In the landmark case of Serious Fraud Office (SFO) v Eurasian Natural Resources Corporation (ENRC), the Court of Appeal has overturned a controversial High Court decision restricting the application of litigation privilege.
Elisabeth Ross considers what this means for practitioners.
The judgment of Sir Brian Leveson, Sir Geoffrey Vos and Lord Justice McCombe in Director of the Serious Fraud Office v Eurasian Natural Resources Corporation  EWCA Civ 2006 addressed issues of legal professional privilege generally, but does not alter the current law concerning legal advice privilege.
The underlying dispute between ENRC and the SFO concerned the protection afforded by litigation privilege or, alternatively, legal advice privilege in relation to documents including interview notes and forensic investigations.
The judgment confirms the following key points:
- The fact that solicitors prepare a document with the ultimate intention of showing that document to the opposing party does not automatically deprive the preparatory work they have undertaken of litigation privilege.
- In both civil and criminal contexts, legal advice given so as to head off, avoid or even settle reasonably contemplated proceedings is as much protected by litigation privilege as advice given for the purposes of resisting or defending such contemplated proceedings. This materially expands the meaning of the ‘dominant purpose’ in determining whether litigation privilege applies, overturning the earlier High Court decision in the same case.
- As a matter of public interest, companies should be able to investigate allegations, in advance of going to a prosecutor such as the SFO, without losing the benefit of legal professional privilege for the work product. Such work product would include notes of interviews, and reviews of books and records.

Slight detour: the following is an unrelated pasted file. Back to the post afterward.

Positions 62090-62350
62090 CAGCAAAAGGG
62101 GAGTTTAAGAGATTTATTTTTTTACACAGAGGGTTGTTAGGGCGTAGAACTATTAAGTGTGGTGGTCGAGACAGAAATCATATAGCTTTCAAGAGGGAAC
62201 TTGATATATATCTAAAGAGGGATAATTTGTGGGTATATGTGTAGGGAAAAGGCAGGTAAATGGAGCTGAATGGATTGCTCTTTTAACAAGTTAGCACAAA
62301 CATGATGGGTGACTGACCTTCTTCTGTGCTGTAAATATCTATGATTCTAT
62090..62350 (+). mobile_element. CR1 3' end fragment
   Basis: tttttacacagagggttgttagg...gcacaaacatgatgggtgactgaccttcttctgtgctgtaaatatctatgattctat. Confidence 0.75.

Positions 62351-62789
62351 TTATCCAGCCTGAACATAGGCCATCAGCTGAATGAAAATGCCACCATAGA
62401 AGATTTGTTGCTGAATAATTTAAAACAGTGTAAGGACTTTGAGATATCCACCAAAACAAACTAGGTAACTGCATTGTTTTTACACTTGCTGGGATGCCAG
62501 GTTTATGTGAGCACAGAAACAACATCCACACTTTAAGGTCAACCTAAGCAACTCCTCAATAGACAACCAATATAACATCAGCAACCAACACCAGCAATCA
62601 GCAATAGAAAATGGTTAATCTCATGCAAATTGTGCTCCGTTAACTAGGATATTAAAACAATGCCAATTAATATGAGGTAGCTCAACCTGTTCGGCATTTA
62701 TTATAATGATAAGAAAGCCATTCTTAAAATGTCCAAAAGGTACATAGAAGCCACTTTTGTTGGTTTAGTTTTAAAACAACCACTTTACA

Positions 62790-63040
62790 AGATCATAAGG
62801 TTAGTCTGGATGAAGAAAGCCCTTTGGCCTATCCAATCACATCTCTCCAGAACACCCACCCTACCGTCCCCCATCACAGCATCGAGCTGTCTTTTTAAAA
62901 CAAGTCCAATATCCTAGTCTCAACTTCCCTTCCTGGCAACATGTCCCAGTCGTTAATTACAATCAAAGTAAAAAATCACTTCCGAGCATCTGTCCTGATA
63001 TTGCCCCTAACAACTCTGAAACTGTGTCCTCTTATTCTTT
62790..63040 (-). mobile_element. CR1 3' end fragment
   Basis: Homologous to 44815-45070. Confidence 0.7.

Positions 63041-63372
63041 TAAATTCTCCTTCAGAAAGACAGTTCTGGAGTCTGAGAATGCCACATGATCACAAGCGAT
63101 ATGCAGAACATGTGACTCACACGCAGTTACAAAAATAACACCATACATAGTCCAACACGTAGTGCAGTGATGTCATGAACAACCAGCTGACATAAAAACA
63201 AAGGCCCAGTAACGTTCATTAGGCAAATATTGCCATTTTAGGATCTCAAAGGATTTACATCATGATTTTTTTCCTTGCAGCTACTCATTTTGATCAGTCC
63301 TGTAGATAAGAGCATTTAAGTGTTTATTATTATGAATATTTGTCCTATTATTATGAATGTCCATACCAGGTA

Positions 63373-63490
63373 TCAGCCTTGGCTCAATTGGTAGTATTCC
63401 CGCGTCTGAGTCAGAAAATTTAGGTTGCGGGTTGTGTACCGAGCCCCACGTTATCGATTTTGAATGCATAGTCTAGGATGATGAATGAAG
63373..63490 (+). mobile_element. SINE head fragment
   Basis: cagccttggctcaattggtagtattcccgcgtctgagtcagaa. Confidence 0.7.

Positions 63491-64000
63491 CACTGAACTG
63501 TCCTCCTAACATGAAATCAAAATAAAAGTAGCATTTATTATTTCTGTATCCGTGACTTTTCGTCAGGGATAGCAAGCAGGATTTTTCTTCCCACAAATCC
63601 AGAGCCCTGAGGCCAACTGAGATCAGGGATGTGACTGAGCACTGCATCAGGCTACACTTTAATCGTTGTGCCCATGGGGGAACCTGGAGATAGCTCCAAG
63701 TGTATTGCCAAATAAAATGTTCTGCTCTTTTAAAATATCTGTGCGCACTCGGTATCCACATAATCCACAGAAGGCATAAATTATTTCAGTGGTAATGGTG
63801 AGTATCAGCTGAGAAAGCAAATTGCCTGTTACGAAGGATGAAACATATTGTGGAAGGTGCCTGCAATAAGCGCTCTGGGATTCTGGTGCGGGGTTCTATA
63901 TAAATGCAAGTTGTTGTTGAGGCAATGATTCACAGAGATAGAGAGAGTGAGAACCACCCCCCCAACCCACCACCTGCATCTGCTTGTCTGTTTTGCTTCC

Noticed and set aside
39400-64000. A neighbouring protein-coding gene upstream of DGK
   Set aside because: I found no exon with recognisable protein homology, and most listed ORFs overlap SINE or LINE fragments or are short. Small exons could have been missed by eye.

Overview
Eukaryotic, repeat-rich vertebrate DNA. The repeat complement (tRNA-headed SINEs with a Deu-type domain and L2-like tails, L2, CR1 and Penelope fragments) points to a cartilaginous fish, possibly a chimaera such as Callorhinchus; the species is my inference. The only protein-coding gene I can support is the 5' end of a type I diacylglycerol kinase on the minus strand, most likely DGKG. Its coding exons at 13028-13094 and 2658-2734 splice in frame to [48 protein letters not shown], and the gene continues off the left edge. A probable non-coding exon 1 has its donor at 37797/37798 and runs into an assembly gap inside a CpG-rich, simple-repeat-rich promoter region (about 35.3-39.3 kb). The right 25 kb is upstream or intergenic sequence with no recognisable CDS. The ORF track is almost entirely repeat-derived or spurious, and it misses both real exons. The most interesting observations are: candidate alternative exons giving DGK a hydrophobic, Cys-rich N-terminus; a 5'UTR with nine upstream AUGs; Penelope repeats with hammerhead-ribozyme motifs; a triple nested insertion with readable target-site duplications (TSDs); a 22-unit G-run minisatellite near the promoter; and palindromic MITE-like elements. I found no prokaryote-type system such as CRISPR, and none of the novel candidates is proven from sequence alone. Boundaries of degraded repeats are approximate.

Legal advice privilege
The judgment summarised the principle established in Three Rivers District Council and Others v The Governor and Company of the Bank of England  EWCA Civ 474 (Three Rivers No. 5) in the following terms: ‘that communications between an employee of a corporation and the corporation’s lawyers could not attract legal advice privilege unless the employee was tasked with seeking and receiving such advice on behalf of the client’.
This was problematic for ENRC, whose legal advisers had sought information from both current and ex-employees of its subsidiary companies.
Current English law is undesirably out of step with international common law on this issue
The Court of Appeal noted that it saw difficulties with the Three Rivers (No.5) finding in the modern era of multi-national companies, acknowledging that information upon which legal advice is sought is unlikely to be in the hands of the main board or those it appoints to seek and receive legal advice. Further, this created an undesirable imbalance between the application of the rule to small and larger companies.
The judgment also acknowledged that the current English law is undesirably out of step with international common law on this issue. Whilst clearly acknowledging the deficiencies in the current law, the Court of Appeal noted that, had it been open to it to depart from Three Rivers (No. 5) it would have been in favour of doing so. Nevertheless, the court was of the view it was not open for it to do so – rather, the issue would need to be considered again by the Supreme Court in this or an appropriate future case.